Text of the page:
Compare Brokers in Saudi Arabia

Looking for brokers in saudi arabia? We have compared 19 broker accounts (out of 147) that are suitable for you below.

We found 19 broker accounts (out of 147) that are suitable for Saudi Arabia.

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Forex.com

Spreads From

EURUSD 1.0 points See all spreads

What can you trade?

  • Forex
  • Cryptocurrencies
  • Indices
  • Commodities
  • Stocks
  • ETFs

About Forex.com

  • Regulated by: Financial Conduct Authority.
  • Established in 1999 HQ in United States.

Platforms

  • MT4
  • MT5
  • Web Trader
  • Mobile App

Funding Methods

  • Credit cards
  • PayPal
  • Bank transfer

Open a demo account

See Deal

70% of retail investor accounts lose money when trading CFDs with this provider

Read our in-depth Forex.com review

ThinkMarkets

Spreads From

EURUSD 0.1 points See all spreads

What can you trade?

  • Forex
  • Cryptocurrencies
  • Indices
  • Commodities
  • Stocks
  • ETFs

About ThinkMarkets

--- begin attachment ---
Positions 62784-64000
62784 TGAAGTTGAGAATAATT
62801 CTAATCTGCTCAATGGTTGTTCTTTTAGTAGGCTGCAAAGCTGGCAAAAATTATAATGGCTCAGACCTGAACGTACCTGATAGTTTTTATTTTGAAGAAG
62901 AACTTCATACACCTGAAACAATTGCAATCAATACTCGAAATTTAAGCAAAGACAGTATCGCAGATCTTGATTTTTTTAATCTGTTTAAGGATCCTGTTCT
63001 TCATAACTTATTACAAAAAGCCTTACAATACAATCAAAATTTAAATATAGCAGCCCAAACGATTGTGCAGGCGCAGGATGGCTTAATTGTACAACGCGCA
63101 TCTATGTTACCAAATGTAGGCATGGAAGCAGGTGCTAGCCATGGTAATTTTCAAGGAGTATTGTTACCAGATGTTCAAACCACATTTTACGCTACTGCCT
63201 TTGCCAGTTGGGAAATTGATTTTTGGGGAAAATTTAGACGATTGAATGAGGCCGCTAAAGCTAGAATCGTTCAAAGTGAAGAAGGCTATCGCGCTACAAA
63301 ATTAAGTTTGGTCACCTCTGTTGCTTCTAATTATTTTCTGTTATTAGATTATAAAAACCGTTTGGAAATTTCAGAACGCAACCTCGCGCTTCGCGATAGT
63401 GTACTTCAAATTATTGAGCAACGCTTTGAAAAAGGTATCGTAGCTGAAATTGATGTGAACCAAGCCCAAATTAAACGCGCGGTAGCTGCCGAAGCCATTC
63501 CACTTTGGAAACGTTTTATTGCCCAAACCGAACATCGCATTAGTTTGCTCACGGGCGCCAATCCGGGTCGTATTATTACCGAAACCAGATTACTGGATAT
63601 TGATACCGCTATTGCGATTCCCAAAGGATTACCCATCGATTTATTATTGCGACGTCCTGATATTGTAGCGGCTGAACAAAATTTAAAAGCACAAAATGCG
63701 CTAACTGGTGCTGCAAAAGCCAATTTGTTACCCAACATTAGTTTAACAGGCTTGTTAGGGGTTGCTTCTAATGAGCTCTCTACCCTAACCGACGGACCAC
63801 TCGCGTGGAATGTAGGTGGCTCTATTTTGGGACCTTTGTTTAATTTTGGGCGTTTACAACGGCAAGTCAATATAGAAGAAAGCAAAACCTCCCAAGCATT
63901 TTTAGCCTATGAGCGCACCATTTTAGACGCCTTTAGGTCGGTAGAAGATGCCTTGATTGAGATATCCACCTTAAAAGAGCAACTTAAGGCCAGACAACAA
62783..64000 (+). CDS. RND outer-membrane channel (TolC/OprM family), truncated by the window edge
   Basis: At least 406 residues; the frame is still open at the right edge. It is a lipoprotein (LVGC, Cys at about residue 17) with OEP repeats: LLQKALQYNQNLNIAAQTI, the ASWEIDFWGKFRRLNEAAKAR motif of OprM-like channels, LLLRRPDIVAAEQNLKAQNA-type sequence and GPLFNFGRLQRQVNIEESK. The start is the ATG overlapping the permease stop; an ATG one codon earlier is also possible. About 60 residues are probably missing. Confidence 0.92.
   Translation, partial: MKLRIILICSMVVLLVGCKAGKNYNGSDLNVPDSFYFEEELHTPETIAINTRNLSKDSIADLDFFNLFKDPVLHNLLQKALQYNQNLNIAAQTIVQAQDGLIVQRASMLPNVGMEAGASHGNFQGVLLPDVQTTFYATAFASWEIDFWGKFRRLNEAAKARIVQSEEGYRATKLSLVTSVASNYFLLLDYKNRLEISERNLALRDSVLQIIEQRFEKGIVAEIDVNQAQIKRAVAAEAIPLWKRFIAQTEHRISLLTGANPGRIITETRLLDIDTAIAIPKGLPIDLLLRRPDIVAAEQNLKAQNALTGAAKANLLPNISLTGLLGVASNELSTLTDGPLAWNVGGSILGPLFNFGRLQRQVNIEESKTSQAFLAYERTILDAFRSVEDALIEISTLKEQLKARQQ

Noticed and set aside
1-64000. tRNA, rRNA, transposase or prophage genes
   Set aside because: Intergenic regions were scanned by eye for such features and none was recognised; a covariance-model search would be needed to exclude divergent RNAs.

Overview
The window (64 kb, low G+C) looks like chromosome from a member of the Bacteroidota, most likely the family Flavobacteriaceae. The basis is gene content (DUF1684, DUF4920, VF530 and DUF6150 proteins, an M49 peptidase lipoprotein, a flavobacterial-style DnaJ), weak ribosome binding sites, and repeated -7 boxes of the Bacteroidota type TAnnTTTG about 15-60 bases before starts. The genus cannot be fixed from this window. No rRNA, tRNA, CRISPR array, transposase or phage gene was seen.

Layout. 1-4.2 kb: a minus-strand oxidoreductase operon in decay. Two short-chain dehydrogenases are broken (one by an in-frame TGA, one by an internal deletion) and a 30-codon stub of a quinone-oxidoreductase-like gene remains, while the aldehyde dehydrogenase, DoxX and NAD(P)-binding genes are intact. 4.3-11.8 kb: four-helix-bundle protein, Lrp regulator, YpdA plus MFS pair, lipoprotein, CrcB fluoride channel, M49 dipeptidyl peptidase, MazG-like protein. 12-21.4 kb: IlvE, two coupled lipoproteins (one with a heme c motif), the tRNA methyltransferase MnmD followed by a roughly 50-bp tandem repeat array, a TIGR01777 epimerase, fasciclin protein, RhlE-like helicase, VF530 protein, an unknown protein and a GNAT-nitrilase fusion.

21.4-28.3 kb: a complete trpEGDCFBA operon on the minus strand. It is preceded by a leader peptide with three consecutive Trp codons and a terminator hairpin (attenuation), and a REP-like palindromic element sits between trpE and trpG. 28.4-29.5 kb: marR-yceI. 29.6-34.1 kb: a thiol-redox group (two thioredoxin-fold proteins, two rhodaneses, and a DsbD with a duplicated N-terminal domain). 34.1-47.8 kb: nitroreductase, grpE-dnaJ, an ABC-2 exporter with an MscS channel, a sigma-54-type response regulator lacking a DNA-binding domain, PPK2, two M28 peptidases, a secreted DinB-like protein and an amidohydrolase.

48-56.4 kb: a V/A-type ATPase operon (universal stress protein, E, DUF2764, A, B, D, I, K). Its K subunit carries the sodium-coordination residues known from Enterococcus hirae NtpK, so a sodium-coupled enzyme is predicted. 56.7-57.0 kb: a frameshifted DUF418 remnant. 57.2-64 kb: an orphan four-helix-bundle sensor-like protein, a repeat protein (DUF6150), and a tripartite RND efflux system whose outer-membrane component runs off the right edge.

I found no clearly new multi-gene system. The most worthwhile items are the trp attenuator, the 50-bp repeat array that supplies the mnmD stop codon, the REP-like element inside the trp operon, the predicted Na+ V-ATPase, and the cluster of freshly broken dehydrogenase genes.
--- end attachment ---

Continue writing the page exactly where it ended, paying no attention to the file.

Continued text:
• Regulated by: Financial Conduct Authority and ASIC.
  • Established in 2010 HQ in Australia.

Platforms

  • MT4
  • MT5
  • Web Trader
  • Mobile App

Funding Methods

  • Credit cards
  • PayPal
  • Bank transfer

Open a demo account

See Deal

Losses can exceed deposits

Read our in-depth ThinkMarkets review

Between 54-87% of retail CFD accounts lose money. Based on 69 brokers who display this data.

The Ultimate Guide to

The Saudi Arabian Financial Market

2019 is set to be a significant year for the Saudi Arabian financial market, not least of which was the recent announcements that the Saudi Stock Exchange, also known as Tadawul, is to be promoted to ‘emerging market’ status by the FTSE Russell and MSCI.

The main stock index for the Saudi Stock Exchange is the Tadawul All-Share Index or simply the TASI. This capitalisation-weighted headline index is currently made up of the stocks of 184 companies listed on the Tadawul. In addition to its equity listings, Tadawul also offers Islamic products like sukuk, which are Islamic financial certificates similar to bonds.

Forex traders may recognise the Saudi riyal (SAR) as Saudi Arabia’s national currency, although the SAR is not a common reserve currency among central banks, according to the International Monetary Fund (IMF). The Saudi riyal has also been pegged against the U.S. dollar at a rate of one U.S. dollar to 3.75 riyals since 1986, with only minor fluctuations around that rate typically seen.

The riyal was ranked 27th by the Bank for International Settlements (BIS) among the most actively traded currencies in 2016, making up around 0.3 percent of the overall forex market’s daily turnover that rose considerably from its 0.1 percent market share in 2013.